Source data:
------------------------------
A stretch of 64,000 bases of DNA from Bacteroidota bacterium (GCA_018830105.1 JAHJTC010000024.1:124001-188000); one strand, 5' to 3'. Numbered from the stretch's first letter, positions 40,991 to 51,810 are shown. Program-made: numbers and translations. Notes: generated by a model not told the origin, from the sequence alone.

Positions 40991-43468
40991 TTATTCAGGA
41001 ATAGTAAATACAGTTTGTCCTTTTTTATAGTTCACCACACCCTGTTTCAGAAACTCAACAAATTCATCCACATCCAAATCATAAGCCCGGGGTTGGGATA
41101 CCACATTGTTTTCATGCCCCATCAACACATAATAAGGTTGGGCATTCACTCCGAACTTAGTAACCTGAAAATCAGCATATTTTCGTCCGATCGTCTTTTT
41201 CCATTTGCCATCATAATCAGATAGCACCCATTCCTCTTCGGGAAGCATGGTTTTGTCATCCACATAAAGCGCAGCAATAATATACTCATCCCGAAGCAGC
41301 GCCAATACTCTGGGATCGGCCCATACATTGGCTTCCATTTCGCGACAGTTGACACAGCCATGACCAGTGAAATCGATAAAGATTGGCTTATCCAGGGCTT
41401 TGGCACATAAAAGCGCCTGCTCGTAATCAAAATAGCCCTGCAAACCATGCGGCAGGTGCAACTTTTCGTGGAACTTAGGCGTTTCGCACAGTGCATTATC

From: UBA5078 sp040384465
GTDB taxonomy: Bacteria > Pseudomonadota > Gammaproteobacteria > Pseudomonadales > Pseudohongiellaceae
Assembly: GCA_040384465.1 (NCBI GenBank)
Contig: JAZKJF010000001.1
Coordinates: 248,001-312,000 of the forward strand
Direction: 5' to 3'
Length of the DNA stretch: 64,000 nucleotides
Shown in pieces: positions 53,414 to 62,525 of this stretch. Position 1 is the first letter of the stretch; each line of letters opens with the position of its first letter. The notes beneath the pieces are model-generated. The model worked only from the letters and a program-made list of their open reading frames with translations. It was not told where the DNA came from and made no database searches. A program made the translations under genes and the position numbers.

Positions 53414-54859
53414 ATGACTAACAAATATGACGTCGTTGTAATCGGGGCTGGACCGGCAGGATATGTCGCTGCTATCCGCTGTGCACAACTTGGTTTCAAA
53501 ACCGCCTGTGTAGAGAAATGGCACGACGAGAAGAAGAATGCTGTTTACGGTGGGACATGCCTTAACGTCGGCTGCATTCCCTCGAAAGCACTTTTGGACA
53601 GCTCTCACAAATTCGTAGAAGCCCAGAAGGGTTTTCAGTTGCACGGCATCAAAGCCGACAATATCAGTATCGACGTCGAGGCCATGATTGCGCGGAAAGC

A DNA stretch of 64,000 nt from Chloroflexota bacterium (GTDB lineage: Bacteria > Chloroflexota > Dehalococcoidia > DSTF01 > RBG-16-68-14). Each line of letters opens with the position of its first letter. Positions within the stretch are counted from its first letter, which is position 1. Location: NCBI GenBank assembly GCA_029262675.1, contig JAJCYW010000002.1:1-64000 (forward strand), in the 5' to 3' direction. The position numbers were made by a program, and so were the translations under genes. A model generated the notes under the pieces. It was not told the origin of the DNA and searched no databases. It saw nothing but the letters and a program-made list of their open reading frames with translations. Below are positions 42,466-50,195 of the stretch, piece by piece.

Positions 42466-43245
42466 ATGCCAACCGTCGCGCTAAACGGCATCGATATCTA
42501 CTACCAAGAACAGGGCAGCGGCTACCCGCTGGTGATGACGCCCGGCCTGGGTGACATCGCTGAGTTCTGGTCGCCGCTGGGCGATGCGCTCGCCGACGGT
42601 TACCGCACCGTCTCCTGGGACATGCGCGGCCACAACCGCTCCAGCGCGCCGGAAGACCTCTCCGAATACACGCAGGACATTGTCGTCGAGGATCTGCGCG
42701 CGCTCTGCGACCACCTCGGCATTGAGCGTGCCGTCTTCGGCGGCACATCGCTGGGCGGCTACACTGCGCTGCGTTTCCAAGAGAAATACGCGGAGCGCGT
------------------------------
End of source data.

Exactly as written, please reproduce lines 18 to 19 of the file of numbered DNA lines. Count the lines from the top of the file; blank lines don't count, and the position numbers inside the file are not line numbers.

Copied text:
53414 ATGACTAACAAATATGACGTCGTTGTAATCGGGGCTGGACCGGCAGGATATGTCGCTGCTATCCGCTGTGCACAACTTGGTTTCAAA
53501 ACCGCCTGTGTAGAGAAATGGCACGACGAGAAGAAGAATGCTGTTTACGGTGGGACATGCCTTAACGTCGGCTGCATTCCCTCGAAAGCACTTTTGGACA